Men’s Champ Doubles

Penn AC Duo Stuns Champ Doubles’ Favorites

Rio medalists Mahe Drysdale (bow) and Olaf Tufte could manage only third.

Rio medalists Mahe Drysdale (bow) and Olaf Tufte could manage only third.

By Priyanka Ketkar — Posted on October 24, 2016

They are hardly without some strong rowing resumes. One finished fourth in the single scull in this year’s U.S. Olympic trials. The other represented the United States in the World Under-23 Championships two years ago.

But no one was expecting the Penn AC team of Justin Keen and Erik Frid to challenge a field that included nearly a dozen Olympians in Saturday’s championship doubles. But starting in bow position 19, they came up the windy course in 16:58 to claim a surprising, upset win, one that surprised even themselves.

“No, we really weren’t [expecting to win],” said Frid on Sunday morning.

“We expected we would be somewhere in the top five, but definitely not the first,” added Keen. “It was so windy and cold and we thought we would pass some boats but we definitely didn’t expect to win. We didn’t really believe it yesterday. We were back in the field and we passed a few boats. But since we were way back, we expected to pass a few boats but we didn’t realize… I think this morning, it is starting to sink in.”

The fact that the win came against such a star-studded field only added to their surprise and satisfaction. “No, never,” said Frid when asked if they’d thought they could beat the Olympians going in. “Those guys, they are my idols! But the thing about the Charles is that you never know what is going to happen.”

Keen grew up in Hatfield, Penn, and started rowing at Penn State. He is now working full time as an actuary for Cigna. Frid was born in Corpus Christi, Texas, learned to row in New Hampshire and graduated from Ithaca College in 2014. “I’m an undeclared major in life,” he says of his current situation. “But I like working with others, writing and photography.”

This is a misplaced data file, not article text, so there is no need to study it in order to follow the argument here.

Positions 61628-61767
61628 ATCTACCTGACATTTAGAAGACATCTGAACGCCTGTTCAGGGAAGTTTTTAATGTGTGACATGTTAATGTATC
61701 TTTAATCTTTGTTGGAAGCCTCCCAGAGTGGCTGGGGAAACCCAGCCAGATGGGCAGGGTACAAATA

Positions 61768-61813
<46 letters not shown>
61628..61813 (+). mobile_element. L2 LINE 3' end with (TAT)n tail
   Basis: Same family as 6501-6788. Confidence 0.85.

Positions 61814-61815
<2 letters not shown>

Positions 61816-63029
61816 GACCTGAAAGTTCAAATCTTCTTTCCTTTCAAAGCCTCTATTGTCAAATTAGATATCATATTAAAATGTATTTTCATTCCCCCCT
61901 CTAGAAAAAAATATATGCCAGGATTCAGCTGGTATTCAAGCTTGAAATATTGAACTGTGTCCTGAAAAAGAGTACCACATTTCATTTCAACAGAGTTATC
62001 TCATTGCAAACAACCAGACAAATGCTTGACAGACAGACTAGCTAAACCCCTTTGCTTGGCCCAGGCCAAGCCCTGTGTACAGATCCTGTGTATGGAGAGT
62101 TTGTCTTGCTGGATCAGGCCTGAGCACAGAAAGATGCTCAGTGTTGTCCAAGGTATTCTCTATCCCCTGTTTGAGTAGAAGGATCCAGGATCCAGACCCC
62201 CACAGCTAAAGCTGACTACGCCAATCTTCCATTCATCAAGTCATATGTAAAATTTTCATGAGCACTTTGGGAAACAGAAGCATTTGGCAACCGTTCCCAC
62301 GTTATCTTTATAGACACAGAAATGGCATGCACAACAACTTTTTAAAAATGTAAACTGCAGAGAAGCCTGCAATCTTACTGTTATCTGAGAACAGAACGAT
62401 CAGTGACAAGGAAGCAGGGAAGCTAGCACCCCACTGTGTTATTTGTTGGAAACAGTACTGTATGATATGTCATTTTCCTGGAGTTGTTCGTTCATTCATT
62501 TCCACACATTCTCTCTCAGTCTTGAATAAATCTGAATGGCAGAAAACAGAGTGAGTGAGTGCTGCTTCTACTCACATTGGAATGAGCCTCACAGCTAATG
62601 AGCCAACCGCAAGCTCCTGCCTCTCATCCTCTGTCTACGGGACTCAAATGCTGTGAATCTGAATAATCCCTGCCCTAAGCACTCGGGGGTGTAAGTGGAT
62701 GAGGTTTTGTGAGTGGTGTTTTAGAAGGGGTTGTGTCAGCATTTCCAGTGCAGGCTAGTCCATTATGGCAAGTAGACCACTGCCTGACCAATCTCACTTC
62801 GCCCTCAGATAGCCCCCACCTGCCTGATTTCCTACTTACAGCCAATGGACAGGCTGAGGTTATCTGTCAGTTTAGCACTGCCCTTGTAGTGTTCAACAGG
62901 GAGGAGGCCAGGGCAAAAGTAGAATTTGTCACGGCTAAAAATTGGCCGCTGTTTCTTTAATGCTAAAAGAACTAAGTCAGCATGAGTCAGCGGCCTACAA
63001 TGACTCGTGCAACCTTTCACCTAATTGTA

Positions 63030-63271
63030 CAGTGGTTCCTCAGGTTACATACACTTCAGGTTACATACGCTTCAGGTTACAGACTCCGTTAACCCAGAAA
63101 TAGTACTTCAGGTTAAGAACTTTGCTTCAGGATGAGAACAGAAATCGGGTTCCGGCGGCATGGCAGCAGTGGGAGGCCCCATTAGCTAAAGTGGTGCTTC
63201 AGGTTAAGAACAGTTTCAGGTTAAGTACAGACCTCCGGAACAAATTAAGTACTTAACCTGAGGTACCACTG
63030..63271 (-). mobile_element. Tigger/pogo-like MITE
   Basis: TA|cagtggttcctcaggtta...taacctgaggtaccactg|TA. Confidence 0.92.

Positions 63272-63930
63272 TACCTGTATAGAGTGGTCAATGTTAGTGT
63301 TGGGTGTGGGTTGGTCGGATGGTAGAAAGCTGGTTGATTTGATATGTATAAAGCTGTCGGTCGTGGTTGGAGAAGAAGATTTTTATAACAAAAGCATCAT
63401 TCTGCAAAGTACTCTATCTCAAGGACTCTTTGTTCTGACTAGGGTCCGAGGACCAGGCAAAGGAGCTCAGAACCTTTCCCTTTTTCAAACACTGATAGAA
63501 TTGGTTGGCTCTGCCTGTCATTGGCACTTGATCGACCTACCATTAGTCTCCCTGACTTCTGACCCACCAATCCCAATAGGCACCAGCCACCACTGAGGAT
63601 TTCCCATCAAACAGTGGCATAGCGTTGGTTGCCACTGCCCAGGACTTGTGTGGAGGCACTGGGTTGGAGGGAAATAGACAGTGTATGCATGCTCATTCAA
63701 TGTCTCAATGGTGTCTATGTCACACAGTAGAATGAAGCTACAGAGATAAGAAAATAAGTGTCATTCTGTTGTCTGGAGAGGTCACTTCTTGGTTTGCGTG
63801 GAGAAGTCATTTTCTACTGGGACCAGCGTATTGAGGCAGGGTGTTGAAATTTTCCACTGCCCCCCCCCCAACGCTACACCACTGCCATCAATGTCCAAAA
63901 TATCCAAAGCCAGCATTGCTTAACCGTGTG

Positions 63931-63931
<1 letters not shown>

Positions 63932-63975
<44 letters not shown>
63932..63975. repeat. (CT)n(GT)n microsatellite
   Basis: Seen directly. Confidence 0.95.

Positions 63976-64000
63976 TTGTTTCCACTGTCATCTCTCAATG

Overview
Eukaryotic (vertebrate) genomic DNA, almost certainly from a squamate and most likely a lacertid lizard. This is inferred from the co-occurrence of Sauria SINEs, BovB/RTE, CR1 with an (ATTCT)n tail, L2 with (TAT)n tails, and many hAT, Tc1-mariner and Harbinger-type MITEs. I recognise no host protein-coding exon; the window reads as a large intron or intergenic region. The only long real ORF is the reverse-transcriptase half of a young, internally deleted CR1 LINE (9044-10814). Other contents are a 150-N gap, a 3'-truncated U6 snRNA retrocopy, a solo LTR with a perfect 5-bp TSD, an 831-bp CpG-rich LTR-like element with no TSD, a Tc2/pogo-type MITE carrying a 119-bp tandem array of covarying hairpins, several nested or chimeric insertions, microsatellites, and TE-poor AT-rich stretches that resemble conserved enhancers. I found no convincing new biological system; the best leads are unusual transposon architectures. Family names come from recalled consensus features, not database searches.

Second place was earned by Australian James McRae and Canadian Olympic medallist Julien Bahain, six seconds behind the winners. Olympic singles champion Mahe Drysdale and Norwegian bronze medallist Olaf Tufte, the pre-race favorites, were third, another 10 seconds back. Drysdale and Tufte had a moment of bother at the start where they were mistakenly called to the line too early. But Drysdale wasn’t using that as an excuse. “We love to win so we’re naturally disappointed but we realized we had a tough field to race and were under no illusion it would be easy,” he said after the race.

Four-time champions Tom and Peter Graves of Craftsbury finished fifth after tangling with a buoy just above the Eliot Bridge. The O’Donovan brothers of Ireland, who had gone viral after their hilarious post-Olympics interviews, finished eighth, one spot behind British Olympic finalists John Collins and Jonathan Walter.

But the day belonged to the previously unknown rowers from Philadelphia, and even the best sculler in the world was impressed. “They obviously rowed out of their skins,” said Drysdale.  “Obviously they had a fantastic performance and one of the great things about this race is there is a lot more to it than just being fast in a straight line.”

Follow Priyanka Ketkar on Twitter at: @PriyankaKetkar

 

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